There is something in the air around Citi Field, other than Flushing Bay at low tide. The atmosphere has lightened, almost imperceptibly. The gloom and black clouds that permeated the place are slowly, surely being dispersed. The dust of the previous three seasons is being blown out over the sea. Citi Field is starting to feel like home. I mentioned the feeling that this was starting back in April and it’s become more and more real as the months have gone by.
I went to two games last week, the pre-Independence Day blowout of the Phillies and the oh-so-close Friday night loss to the Cubs. Both games ended with palpable, organic electricity in the stands: in neither was a scoreboard exhortation to “MAKE SOME NOISE!” necessary. Oh, it was there, of course, but it was superfluous. We were all doing just fine on our own, thank you. On Tuesday, I was gratified to note that the parking lots, Roosevelt Avenue and Corona Park were not the Philly red sea as they had become the last couple of years. There was no effort or movement to “take over Citi.” As I can tell you from long, painful experience, last place breeds disinterest. A few Brotherly Lovers came out and brayed loudly when a Carlos Ruiz homer tied things briefly, but they retreated post haste when the onslaught began in earnest in the second. Everybody hung out and watched the post-game fireworks and generally dug each other. A good ol’ big, friendly crowd.
Friday, it was a little different. As Reed Johnson – who rapidly ascended to personal public enemy status this weekend – Anthony Rizzo and Jeff Baker drove Johan Santana to cover, as the Cubbies erased a 2-1 deficit to stroll to a commanding 7-2 lead, the stands fell into its own form of disinterest. After Baker’s home run, the fans in the left field stands threw the ball back. Down the end of my row, a young woman in Cubs mufti disgustedly threw “the finger” toward left. I could not let this pass without comment. “Hey,” I yelled. “Don’t be flippin’ ‘em off: you guys invented that move!” Her boyfriend in a Mets hat howled with laughter, and she kind of chuckled and nodded sheepishly. “Yeah, you’re right…”
But the general tone overall was, “Well, whaddayagonnado?” You get games like this over the course of the year, right? Ramon Ramirez came in and held the fort for a couple of quality innings. The good guys got one back in the sixth on an error/double/sac fly combo. That stirred us slightly. What did not make any of us feel better was the fact that Miguel Batista had been brought in to relieve Ramirez. Miguel Batista: the obvious option when winning isn’t an option. We kind of knew Terry Collins was tossing in the towel, right there. There was surprisingly minimal grumbling in the eighth when Lucas Duda galloped in, slid and ended up butchering Alfonso Soriano’s weak pop to tack one on for the Chicagos. Justin Turner got that right back in the bottom half, following David Wright’s double with a base knock of his own. Under the Batista cloud, this was barely noticed or noteworthy.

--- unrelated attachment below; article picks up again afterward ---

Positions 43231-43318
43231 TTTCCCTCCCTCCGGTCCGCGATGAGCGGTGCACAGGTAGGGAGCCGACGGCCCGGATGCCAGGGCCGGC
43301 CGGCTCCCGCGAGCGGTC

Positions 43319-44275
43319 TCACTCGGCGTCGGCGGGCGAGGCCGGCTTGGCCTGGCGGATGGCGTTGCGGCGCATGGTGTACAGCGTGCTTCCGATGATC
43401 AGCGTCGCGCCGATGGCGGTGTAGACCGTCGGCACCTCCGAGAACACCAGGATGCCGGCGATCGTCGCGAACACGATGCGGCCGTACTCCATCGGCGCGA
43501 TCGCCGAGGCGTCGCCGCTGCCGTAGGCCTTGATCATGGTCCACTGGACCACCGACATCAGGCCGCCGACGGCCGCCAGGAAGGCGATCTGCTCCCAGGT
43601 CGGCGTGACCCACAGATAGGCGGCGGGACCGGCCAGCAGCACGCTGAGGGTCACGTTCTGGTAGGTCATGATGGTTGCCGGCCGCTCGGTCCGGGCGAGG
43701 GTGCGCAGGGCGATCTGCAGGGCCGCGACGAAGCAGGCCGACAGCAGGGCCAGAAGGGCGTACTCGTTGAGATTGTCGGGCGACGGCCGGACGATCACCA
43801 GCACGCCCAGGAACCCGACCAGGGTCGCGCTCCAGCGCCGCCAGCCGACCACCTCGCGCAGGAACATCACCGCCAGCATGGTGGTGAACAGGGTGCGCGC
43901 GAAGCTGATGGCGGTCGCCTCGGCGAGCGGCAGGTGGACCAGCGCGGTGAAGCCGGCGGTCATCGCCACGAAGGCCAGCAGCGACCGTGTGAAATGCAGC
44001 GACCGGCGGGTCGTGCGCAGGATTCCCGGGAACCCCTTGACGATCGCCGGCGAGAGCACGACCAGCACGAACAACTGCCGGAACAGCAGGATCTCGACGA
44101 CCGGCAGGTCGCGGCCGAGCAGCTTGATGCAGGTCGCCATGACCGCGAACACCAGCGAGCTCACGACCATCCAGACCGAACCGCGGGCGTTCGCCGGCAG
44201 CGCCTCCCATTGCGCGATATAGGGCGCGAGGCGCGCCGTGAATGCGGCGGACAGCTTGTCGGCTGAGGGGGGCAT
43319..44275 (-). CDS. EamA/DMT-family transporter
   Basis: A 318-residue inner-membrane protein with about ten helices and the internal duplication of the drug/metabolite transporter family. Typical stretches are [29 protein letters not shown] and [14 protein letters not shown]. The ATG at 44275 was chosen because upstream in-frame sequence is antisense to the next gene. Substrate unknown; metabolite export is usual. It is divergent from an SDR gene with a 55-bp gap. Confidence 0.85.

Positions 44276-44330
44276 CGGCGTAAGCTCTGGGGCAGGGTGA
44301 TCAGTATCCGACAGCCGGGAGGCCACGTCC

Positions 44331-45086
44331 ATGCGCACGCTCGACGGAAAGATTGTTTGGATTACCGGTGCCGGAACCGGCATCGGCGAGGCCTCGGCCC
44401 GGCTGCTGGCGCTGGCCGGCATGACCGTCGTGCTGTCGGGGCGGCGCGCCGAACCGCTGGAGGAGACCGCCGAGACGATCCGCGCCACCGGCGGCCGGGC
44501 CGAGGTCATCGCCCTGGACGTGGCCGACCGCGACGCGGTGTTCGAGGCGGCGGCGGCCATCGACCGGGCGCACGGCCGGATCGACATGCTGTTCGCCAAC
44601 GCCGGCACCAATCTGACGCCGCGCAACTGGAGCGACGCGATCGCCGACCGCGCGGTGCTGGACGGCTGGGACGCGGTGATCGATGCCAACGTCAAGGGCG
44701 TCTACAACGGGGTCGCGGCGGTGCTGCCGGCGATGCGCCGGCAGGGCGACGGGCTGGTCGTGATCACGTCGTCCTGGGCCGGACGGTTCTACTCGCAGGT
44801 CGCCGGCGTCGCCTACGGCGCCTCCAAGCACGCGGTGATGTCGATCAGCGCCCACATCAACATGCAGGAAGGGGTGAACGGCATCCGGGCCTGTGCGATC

Fast-forward to the ninth. Yelling, pleading, bleating from the stands – it was an old “Let’s Go METS!” moment. Kirk Nieuwenhuis struck out to lead it off. Jordany Valdespin – brought in on the double-switch when the unfortunate Batista joined the game – launched a rocket to dead center on the first pitch he saw from Cubs closer Carlos Marmol. After that, I remembered the Cubs’ closer was Carlos Marmol – he who makes Frank Francisco look like Goose Gossage. Marmol is known for a fragile arm and an even more fragile psyche. I could feel we were all about to be treated to a Marmol special. After Valdespin’s ICBM, Ruben Tejada delivered his specialty: a nine-pitch walk. Daniel Murphy, hitting for Batista, worked out a more conventional BB, on only four pitches. The stands were howling. My Cubbie friend at the end had her hands over her eyes. Wright stood in and it took five pitches to work out his walk. Bases loaded, one out and the very metal and concrete were screeching. You couldn’t even hear the stupid scoreboard. Ike Davis pinch hit for Scott Hairston and ripped a single to right center, plating two and making it 8-7 and making everyone’s head spin. Duda came up next and ripped one – POW! — right back to the mound. Almost in self-defense, Marmol threw his glove in front of his face. To his, Duda’s, Davis’s and 28,000 other souls’ amazement, the ball stuck there. Davis was a dead duck off first. Ballgame.
Leaving, the Cub fans looked shaken and subdued. They looked like they had just seen a car catch fire. They looked like they’d seen one of those phony ghosts from Scooby-Doo. None of them whooped or woofed or brayed. The Met fans exchanged “Wows!” and “Almosts!” and “Great games!” I can’t remember leaving the park feeling so exhilarated after a loss.
The rest of the city might be catching up to the team, after all.
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